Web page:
A government-backed bike-sharing scheme has been shelved after several private firms began offering such services this year.
The Land Transport Authority (LTA) said yesterday that it "reassessed" its plans given that the firms, local start-up oBike as well as China-based ofo and Mobike, are already looking to roll out "many thousands" of pay-as-you-use bicycles over the next two years.
The scheme, which was scheduled to launch this year-end with more than 2,300 bicycles in the Jurong Lake District, as well as Marina Bay, Tampines and Pasir Ris, had already attracted tenders from 13 firms.
French firm Smoove, which has bike-sharing systems in cities such as Helsinki and Bangkok and submitted a bid, was "disappointed" with LTA's turnaround. Mobike, which also submitted a bid, said it respected the decision. Other bidders included local transport operators Tower Transit and SMRT.
"The ongoing plans by the private dockless bike-sharing system operators have obviated the need for a government-run system backed by government grants," LTA said. It will "continue to monitor developments in the bike-sharing landscape, and introduce new plans if necessary".
First proposed three years ago, the scheme was part of the Government's car-lite push, which also includes doubling the cycling network here to 700km by 2030.
In January, oBike began rolling out its bicycles at MRT stations islandwide. It was joined in quick succession by ofo, which launched about 1,000 bikes last month, and Mobike, the latest entrant joining this week.
The Government's plan was expected to mirror traditional bike- share systems, such as in London, in which bicycles are loaned and returned at specialised docking stations. Around 210 such stations were planned for Singapore.
Since then, a new kiosk-free bike- sharing model has emerged. This "dockless" system uses an app by which users can locate the bikes for rent and unlock them. Riders are free to leave the bikes wherever their journey ends. Dubbed "Uber for bikes", this model requires less investment as it does away with stations.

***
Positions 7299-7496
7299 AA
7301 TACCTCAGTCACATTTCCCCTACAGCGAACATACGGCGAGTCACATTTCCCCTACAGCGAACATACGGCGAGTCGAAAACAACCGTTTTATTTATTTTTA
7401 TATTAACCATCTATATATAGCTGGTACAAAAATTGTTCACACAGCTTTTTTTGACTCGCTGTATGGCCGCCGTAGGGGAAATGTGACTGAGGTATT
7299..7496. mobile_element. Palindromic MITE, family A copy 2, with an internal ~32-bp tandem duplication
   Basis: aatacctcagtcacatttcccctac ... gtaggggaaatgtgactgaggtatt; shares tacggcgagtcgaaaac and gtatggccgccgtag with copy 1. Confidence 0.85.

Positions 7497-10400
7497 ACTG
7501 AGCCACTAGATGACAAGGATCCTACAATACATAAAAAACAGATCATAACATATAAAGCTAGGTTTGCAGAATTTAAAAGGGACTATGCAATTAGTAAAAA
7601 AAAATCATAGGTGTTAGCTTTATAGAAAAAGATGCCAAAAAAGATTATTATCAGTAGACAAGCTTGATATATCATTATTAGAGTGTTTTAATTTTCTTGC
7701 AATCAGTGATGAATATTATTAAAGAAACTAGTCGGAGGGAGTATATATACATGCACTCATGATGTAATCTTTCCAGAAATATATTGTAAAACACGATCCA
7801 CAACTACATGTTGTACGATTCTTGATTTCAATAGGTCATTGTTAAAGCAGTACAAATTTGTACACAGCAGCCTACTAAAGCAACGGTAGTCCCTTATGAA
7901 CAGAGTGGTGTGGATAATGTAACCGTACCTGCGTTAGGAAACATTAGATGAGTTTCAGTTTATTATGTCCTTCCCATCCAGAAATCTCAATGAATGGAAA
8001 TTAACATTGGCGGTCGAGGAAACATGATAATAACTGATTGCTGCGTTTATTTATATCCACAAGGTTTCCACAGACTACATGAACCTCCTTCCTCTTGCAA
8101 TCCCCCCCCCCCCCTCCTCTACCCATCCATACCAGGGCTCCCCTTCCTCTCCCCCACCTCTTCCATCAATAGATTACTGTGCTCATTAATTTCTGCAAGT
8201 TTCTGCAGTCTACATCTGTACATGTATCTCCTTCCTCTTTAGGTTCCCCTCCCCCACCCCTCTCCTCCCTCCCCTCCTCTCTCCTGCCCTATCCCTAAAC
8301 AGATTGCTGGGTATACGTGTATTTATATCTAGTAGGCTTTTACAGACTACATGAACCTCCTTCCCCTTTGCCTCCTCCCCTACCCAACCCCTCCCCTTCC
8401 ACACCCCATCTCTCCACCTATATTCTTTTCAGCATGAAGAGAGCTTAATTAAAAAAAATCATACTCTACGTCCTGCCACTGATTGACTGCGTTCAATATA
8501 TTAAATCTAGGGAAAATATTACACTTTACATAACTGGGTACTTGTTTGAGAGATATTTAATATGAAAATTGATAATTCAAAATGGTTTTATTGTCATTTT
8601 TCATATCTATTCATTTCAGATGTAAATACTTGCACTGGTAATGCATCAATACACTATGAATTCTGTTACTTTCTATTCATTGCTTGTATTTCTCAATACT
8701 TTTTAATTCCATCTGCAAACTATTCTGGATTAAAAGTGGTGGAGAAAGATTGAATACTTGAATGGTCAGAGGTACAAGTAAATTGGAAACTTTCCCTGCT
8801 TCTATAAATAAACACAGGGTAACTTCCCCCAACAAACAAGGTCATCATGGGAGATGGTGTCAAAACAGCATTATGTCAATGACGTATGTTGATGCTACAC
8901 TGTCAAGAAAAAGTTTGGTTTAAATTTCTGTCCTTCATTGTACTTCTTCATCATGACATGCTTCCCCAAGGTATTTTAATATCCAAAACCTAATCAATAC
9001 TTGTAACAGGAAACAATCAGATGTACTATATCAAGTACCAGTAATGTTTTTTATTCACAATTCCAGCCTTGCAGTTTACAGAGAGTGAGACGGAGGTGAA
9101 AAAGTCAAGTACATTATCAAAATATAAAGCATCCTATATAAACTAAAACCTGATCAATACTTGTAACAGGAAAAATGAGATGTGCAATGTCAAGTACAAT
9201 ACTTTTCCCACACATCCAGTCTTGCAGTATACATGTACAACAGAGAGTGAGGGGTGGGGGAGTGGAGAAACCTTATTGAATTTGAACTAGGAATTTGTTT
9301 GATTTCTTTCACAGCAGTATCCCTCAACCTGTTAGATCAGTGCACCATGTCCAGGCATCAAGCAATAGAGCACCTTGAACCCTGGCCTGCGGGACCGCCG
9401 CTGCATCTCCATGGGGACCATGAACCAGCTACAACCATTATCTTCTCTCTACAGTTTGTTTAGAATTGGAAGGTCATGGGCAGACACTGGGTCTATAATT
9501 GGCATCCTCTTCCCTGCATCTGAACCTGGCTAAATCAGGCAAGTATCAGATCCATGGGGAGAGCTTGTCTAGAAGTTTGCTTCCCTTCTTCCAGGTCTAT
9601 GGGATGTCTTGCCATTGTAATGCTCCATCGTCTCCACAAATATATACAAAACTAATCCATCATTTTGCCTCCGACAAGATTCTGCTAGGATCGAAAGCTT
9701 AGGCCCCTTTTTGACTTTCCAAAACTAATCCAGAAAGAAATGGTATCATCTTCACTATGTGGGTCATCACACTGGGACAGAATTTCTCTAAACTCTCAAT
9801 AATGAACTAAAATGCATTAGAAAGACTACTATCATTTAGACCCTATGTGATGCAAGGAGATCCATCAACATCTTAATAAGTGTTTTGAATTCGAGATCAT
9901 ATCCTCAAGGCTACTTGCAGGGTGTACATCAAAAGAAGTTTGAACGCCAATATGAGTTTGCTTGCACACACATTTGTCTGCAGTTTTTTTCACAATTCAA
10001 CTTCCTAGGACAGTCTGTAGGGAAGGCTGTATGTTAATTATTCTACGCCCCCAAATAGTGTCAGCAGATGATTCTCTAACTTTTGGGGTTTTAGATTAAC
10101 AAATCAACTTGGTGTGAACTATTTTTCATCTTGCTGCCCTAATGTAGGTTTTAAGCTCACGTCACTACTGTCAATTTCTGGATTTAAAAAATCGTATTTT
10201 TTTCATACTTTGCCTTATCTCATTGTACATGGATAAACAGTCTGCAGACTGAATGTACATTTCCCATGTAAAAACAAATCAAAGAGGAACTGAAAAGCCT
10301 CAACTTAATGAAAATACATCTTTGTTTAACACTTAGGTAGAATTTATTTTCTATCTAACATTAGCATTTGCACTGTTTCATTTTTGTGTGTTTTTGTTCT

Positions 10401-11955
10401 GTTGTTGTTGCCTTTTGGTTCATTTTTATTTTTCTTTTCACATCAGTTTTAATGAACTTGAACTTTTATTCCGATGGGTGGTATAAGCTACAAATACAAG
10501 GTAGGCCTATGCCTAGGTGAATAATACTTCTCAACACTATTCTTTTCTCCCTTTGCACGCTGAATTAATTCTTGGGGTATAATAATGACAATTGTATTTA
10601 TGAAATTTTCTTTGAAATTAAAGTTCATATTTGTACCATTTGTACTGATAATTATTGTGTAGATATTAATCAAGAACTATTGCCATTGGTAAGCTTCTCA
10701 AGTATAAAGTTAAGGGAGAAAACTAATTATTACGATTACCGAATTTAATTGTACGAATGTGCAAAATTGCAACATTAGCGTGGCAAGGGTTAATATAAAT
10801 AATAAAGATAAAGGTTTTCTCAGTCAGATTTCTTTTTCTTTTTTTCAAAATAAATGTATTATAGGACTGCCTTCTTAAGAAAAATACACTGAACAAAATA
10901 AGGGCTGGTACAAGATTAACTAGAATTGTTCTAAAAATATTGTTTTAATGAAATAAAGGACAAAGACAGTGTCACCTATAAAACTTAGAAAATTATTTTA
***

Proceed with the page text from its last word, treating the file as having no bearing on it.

LTA, which received bids involving both systems, pointed out that "the experiences of docked bicycle-sharing programmes in cities such as London and Taipei have been that they typically require public sector funding for sustainability."
Cycling group Love Cycling SG's co-founder Francis Chu said it made sense for the LTA to hold off on its bike-sharing plans. He hopes the funding could instead be used to improve cycling infrastructure.
Dockless systems, however, are not without their problems. In China, where dockless bike-sharing has caught on in a big way, there have been reports of bicycles being parked haphazardly, and being left unattended - an emerging issue here. Last month for instance, The Straits Times found 40 such bikes parked illegally at motorcycle parking spaces in Pasir Ris Park.
The LTA, in its statement yesterday, said it would take "strict enforcement action" against improperly parked bicycles. "This includes impounding of the bicycles and heavy fines, including against dockless bicycle-sharing system operators, and if necessary, regulatory action as well."